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[SOLVED] 1.2.2a initial value problem

karush

Well-known member
Jan 31, 2012
2,886
$\begin{align*}\displaystyle
y'&=y-5\quad y(0)=y_0\tag{given}\\
y'-y&=-5\\
u(x)&=\exp\int-1\, dx = e^{-t}\\
(e^{-t}y)&=-5e^{-t}\\
e^{-t}y&=-5\int e^{-t} dt = -5e^{-t}+c\\
&y=-5\frac{e^{-t}}{e^{-t}}+\frac{c}{e^{-t}}\\
y&=\color{red}{5+(y_0-5)e^t}
\end{align*}$
this is similiar to one I posted before but can't seem to get the book answer (red)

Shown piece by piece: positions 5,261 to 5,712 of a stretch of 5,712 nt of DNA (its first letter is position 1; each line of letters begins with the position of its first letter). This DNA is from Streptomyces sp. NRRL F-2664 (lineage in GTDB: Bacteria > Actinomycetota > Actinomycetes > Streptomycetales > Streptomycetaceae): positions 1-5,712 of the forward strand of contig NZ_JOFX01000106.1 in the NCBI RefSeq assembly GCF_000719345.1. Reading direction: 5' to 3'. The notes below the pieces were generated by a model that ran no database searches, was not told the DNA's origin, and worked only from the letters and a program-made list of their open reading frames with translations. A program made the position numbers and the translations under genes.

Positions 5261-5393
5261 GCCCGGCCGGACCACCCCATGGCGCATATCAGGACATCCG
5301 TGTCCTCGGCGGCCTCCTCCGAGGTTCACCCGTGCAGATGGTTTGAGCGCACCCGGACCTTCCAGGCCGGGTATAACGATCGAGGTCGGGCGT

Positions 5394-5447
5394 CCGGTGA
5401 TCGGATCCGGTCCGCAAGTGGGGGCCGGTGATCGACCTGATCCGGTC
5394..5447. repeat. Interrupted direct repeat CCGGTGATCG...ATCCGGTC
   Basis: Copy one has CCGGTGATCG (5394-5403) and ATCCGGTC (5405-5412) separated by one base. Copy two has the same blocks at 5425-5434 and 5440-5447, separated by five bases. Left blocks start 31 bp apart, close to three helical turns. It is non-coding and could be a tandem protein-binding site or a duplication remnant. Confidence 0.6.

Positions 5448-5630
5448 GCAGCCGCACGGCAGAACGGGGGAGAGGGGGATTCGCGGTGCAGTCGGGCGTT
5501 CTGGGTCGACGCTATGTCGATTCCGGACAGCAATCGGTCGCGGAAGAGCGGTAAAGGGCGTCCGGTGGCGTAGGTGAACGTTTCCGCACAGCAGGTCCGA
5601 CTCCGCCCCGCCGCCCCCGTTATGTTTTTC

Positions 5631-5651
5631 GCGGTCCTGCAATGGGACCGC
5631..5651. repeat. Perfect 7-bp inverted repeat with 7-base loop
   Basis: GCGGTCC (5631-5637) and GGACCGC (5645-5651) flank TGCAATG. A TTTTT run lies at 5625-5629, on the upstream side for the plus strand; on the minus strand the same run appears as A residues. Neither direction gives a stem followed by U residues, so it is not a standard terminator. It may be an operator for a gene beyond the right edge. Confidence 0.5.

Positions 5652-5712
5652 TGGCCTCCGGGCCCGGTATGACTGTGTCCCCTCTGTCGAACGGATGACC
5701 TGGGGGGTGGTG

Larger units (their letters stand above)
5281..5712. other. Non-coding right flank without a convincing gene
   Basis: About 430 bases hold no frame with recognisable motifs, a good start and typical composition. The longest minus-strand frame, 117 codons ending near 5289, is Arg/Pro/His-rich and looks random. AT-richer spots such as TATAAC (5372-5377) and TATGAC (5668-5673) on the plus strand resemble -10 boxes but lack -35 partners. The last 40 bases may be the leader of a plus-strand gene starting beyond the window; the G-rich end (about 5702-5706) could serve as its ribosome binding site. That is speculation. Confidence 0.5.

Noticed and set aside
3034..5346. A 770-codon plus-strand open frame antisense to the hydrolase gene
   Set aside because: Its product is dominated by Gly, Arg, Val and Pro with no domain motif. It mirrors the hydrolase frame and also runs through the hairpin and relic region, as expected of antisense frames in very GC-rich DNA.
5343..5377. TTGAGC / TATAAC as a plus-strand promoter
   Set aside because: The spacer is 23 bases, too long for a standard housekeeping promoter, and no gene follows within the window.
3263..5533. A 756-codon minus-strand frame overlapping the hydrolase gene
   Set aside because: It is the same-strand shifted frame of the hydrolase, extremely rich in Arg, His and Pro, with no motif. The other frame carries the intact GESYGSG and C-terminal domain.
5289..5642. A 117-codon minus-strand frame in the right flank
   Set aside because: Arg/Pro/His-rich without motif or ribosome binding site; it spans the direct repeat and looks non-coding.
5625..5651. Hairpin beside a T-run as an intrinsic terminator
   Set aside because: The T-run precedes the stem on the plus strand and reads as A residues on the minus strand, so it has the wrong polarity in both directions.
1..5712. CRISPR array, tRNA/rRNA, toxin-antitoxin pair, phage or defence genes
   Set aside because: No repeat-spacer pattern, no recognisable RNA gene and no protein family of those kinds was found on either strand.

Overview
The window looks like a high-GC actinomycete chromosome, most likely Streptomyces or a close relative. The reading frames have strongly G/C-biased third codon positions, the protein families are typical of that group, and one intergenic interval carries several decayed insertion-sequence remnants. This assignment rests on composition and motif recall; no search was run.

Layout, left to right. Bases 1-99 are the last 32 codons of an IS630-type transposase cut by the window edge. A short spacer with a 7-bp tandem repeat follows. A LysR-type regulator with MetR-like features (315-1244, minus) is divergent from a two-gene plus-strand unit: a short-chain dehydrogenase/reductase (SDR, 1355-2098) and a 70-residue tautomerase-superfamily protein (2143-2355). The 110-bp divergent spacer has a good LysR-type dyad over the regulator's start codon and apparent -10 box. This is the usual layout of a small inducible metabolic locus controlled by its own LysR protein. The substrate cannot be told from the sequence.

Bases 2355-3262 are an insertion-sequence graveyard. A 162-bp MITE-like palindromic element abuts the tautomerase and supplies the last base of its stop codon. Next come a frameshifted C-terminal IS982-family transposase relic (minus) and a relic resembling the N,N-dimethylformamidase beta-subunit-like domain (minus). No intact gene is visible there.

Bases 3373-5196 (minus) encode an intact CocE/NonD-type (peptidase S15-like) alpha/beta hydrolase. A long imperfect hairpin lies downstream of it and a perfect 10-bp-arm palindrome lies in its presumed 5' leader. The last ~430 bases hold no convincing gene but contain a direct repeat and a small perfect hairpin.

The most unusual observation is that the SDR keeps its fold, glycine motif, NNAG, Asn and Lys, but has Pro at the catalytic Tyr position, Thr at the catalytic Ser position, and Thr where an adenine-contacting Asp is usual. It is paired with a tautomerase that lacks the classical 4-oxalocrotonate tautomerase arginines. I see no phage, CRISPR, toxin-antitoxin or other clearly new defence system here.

the $y_0$ is ???
 

MarkFL

Administrator
Staff member
Feb 24, 2012
13,775
$\begin{align*}\displaystyle
y'&=y-5\quad y(0)=y_0\tag{given}\\
y'-y&=-5\\
u(x)&=\exp\int-1\, dx = e^{-t}\\
(e^{-t}y)&=-5e^{-t}\\
e^{-t}y&=-5\int e^{-t} dt = -5e^{-t}+c\\
&y=-5\frac{e^{-t}}{e^{-t}}+\frac{c}{e^{-t}}\\
y&=\color{red}{5+(y_0-5)e^t}
\end{align*}$
this is similiar to one I posted before but can't seem to get the book answer (red)
the $y_0$ is ???
Note that:

\(\displaystyle -5\int e^{-u}\,du=5e^{-u}+C\)

And so after integrating, you should have:

\(\displaystyle e^{-t}y=5e^{-t}+C\)

Hence:

\(\displaystyle y(t)=5+Ce^{t}\)

Now, we are given:

\(\displaystyle y(0)=5+C=y_0\implies C=y_0-5\)

And so:

\(\displaystyle y(t)=5+(y_0-5)e^{t}\)

Does that make sense?
 

karush

Well-known member
Jan 31, 2012
2,886
Ok

I had the C thing not happening


I noticed we get a lot of views on these!